Jim Thorpe left a looming legacy as the U.S.’s first All-American multi-sport athlete. Thorpe was born in May 1887 to mixed-race parents — Irish, French, Sac and Fox, and Potawatomi -with his twin brother Charlie. His early life was fraught with hardship as he lost his twin and mother within a few years. After running away from home, Thorpe became a ranch hand for a time. He began shining as an athlete in the Carlisle School after returning home to his father. The burgeoning athlete suffered another tragedy — losing his father to a medical crisis, which led him to leave school for a few years.
His time away from school didn’t lessen Thorpe’s athletic prowess. He started as a walk-on for the school’s track and field team, impressing coach Pop Warner. He tried out for football and was a natural at the sport. He was even named All-American three times and played several positions. His athletic prowess led him to compete in the 1912 Olympics in four competitions — the decathlon, pentathlon, long jump, and high jump. He won gold medals in the decathlon and pentathlon. He held the record of 8,413 points in the former for nearly two decades. Because of playing amateur baseball before the Olympics, his accomplishments were for several decades. The organization reinstated his medials and record in 2022, over a century later.
Following his Olympic triumphs, Thorpe found himself a viable free agent across multiple sports. He joined the MLB team New York Giants (now the San Francisco Giants), helping them clench the 1913 National League champs. The multi-sport athlete played on and off in the league for the Giants, Cincinnati Reds, and Boston Braves. He even spent time playing in the minor leagues. At the same time, he continued her football career by playing for pre-NFL teams, including the Pine Village Pros and the Canton Bulldogs. He served as the league’s president and coached a few teams. The Olympian played basketball between 1925 and 1928. He even thought about playing hockey in Canada for a time.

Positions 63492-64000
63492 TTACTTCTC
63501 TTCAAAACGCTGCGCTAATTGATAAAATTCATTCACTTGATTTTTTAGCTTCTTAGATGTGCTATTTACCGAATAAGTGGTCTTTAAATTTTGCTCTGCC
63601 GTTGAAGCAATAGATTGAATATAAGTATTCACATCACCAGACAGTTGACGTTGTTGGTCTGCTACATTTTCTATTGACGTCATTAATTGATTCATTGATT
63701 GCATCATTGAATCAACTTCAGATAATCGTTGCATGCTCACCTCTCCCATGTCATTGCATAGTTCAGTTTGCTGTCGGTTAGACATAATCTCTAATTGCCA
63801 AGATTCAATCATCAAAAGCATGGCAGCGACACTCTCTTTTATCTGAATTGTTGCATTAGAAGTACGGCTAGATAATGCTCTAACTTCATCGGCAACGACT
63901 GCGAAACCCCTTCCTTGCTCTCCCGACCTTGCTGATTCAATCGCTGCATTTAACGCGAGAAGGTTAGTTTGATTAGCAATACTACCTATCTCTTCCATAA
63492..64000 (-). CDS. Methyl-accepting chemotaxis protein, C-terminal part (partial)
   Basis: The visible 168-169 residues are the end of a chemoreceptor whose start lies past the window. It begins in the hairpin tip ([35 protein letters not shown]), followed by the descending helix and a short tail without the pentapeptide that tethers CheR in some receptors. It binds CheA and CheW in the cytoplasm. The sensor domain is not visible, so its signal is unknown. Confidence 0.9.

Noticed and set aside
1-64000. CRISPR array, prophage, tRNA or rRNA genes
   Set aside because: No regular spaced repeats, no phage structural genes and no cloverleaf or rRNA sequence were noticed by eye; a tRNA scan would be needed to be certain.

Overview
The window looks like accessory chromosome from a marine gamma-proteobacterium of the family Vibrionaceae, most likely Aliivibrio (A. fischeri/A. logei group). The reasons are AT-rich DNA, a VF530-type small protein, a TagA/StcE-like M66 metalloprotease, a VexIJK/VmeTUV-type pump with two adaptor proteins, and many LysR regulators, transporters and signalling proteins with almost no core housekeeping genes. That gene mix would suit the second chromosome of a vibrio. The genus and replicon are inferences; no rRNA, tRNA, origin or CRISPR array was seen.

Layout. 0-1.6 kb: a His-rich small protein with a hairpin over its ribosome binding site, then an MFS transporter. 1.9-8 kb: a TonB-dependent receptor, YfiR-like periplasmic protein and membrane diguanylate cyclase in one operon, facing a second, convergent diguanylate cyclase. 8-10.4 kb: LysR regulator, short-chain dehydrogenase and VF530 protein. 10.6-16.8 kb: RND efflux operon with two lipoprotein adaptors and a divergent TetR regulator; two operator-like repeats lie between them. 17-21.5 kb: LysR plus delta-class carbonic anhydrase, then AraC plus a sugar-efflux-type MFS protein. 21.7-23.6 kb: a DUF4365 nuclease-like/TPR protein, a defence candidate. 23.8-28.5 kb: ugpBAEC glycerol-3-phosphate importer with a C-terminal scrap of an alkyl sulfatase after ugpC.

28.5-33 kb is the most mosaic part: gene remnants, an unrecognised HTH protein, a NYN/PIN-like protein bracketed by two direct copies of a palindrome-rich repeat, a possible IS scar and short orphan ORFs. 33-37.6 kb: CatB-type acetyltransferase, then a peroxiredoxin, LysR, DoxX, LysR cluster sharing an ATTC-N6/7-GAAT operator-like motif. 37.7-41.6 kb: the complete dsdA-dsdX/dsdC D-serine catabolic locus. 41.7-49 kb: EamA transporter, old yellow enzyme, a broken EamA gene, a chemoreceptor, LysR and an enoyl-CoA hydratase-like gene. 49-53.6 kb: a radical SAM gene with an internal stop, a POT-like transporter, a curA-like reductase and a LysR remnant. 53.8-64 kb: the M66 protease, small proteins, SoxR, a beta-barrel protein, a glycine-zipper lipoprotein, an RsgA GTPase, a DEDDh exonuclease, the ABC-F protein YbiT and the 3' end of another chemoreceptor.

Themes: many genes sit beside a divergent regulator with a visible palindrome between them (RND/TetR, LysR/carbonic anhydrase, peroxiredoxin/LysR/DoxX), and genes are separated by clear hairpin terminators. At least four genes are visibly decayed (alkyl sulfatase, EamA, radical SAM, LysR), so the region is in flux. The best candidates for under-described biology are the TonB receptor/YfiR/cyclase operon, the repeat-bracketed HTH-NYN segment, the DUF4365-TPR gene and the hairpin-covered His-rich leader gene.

Thorpe’s post-sports career was filled with ebbs and flows. He had a brief stint in Hollywood as an actor in films. His life story hit the big screen in the Burt Lancaster-led biopic Jim Thorpe — All American. In addition to his acting work, he worked several odd jobs to support his family. At the same time, he dealt with alcohol abuse. This condition, in combination with his charitable nature, left him broke and destitute in his later years. His health issue eventually caught up to him as the star athlete died from heart failure at age 65 on March 28, 1953. His legacy continued as a town in Pennsylvania, and an annual marathon was named in his honor after his third wife sold the rights to his name.
Jim Thorpe showcased determination and fortitude when it came to being the U.S.’s first true all-around athlete. His athleticism not only placed him among the greats of sports but also allowed him to show Native Americans in a positive light. His feats and records still stand the test of time as his legacy continues. I will say, “Mr. Thorpe, we respect you, and we cherish your contributions.”
I never was content unless I was trying my skill…or testing my endurance.